I campaigned relentlessly for the UK to remain part of the EU – for jobs and the economy, for the stability of our continent, for our standing in the world and to tackle the big issues of the day, from climate change to international terrorism, more effectively with our friends and neighbours. I made the case to hundreds of people at dozens of meetings and, with a great team of volunteers, spoke to over 9,000 people on their doorsteps - as well as delivering around 50,000 leaflets to homes across my constituency.
I campaigned on the understanding that the outcome mattered because the result would be respected – whichever way it went – and, although close, the decision was to leave. But the only question on the referendum ballot paper was whether to remain or leave the EU. There was no vote on the terms. I believe people voted to come out of the EU; they didn’t vote to lose out.
I’ve been one of Labour’s Shadow Brexit Ministers since October 2016. I took the job to make sure that we leave the EU on terms that protect people’s jobs and livelihoods, keep pace with the highest employment and environmental standards and enable us to cooperate closely with our European partners on crime and security, as well as maintaining our partnerships on crucial issues like university research collaboration and scientific advancement. I set out my views on our future relationship in this article in the Yorkshire Post.
Theresa May called the General Election in June seeking a mandate for an extreme hard Brexit, but didn’t get it. She made the false claim that opposition parties were frustrating her attempts to get on with Brexit. We weren’t. We voted for her to start the process via the Article 50 Bill; we just demanded more information about the Government’s plans for Brexit, which when they came looked very bad for the country. That’s why Labour pushed to secure a vote for Parliament on the final Brexit deal.
The Prime Minister’s gamble backfired, and she ended up losing her majority in the House of Commons. Now the Tory Government is in chaos. Their absolutist red lines for the negotiations are making it incredibly hard for us to get a good deal – and some of the Cabinet now recognise it. Refusing any jurisdiction of the European Court of Justice, means for example that the Government is forcing us out of the nuclear treaty Euratom, which could see delays to cancer treatments. I’ve been leading for Labour on the issue – see my article with Keir Starmer here and my speech in the Parliamentary debate called by Labour MPs here.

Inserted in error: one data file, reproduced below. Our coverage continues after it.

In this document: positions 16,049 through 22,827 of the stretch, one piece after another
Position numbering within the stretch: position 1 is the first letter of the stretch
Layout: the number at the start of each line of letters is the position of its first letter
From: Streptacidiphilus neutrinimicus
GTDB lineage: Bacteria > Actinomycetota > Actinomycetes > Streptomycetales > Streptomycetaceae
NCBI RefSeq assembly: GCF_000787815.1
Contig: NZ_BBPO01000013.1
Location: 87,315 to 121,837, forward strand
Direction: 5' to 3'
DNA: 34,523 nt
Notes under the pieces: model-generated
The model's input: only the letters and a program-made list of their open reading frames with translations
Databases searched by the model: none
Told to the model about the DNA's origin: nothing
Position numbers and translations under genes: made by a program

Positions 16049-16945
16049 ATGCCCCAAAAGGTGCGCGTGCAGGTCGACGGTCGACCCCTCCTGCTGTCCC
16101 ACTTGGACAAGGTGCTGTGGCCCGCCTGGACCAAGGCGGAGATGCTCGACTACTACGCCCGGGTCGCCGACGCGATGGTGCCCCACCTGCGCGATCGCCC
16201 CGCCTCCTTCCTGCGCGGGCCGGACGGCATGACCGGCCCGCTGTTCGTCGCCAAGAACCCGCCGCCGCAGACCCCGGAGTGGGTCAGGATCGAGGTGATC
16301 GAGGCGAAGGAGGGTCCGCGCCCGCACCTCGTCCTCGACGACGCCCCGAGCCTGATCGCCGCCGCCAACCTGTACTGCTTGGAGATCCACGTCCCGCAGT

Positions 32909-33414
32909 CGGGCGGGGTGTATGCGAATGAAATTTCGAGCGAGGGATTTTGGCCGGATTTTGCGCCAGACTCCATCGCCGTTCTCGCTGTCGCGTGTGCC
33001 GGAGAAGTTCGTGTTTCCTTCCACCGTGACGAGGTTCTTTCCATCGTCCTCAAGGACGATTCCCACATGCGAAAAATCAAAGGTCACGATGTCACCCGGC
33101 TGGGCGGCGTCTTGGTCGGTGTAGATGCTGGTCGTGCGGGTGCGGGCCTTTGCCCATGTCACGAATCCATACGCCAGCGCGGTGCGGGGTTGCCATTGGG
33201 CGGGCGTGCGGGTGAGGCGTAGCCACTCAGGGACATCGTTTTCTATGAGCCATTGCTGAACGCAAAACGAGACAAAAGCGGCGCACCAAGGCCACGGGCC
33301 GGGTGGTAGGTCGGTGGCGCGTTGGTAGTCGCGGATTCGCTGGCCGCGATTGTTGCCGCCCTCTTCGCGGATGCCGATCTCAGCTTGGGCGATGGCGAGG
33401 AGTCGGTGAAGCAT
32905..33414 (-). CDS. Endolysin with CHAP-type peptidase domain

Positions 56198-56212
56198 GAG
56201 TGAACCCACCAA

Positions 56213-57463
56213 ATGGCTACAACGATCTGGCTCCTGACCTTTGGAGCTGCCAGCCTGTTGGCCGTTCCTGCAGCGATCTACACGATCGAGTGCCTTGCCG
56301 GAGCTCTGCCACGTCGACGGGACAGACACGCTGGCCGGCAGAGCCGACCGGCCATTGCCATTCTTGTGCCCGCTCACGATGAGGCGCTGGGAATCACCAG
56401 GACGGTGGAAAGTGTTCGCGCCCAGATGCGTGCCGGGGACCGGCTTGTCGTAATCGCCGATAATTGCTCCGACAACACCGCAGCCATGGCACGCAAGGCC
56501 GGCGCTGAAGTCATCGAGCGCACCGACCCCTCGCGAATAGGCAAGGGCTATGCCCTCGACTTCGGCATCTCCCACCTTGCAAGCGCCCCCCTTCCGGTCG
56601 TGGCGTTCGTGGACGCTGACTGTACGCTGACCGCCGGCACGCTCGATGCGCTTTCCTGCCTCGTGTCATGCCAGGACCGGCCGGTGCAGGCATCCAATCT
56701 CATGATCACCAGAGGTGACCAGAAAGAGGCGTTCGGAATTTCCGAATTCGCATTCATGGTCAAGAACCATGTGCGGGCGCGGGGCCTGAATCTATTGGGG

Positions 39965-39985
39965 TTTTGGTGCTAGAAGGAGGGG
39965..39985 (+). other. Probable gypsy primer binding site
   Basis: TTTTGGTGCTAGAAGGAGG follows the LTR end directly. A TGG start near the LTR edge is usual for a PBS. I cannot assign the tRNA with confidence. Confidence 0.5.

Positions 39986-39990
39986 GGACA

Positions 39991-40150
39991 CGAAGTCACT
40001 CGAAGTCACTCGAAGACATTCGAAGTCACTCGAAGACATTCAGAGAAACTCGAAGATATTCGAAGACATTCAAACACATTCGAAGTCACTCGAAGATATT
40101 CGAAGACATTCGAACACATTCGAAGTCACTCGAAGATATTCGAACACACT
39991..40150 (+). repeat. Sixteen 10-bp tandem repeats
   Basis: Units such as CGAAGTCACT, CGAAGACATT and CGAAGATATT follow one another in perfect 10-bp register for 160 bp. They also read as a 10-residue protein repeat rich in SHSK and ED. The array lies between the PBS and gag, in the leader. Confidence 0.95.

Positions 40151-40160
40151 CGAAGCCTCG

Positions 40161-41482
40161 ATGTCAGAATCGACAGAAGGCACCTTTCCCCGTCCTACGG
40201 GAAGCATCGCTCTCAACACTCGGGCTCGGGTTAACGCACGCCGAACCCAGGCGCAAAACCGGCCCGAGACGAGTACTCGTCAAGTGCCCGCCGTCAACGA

I’ve also led for Labour’s front bench in debates on the rights of EU nationals, on which Labour have opposed making the EU nationals in the UK, and the 1.2 million Brits in the rest of the EU, ‘bargaining chips’ in the negotiations. I’ve also made Labour’s case for continued collaboration in science and research, which is so important to economic growth across the regions and nations of the UK.
Labour will not let the country lose out as the Tories, yet again, put party interests over the national interest. We will fight for a ‘jobs first’ Brexit and one which retains the rights and protections secured through EU membership - rejecting the absolutist red lines set out by the Government that threaten our economy, crime and justice cooperation, our health service and much more besides. We will keep options on the table, where the Government has ruled out the idea of any form of single market or customs union membership. Having secured a Parliamentary vote on the final Brexit deal, Labour has set six tests it must meet for us to agree to it, which you can read here.
In July, the Government introduced legislation in the House of Commons to repeal the European Communities Act 1972, which incorporates EU law into our domestic law. But Labour has serious concerns about how the Government plan to replace these 40 years’ worth of rules, and we will vote against the Repeal Bill if changes are not made to the Bill. Read more here.
I produce regular updates on my work on Brexit - read the latest one here.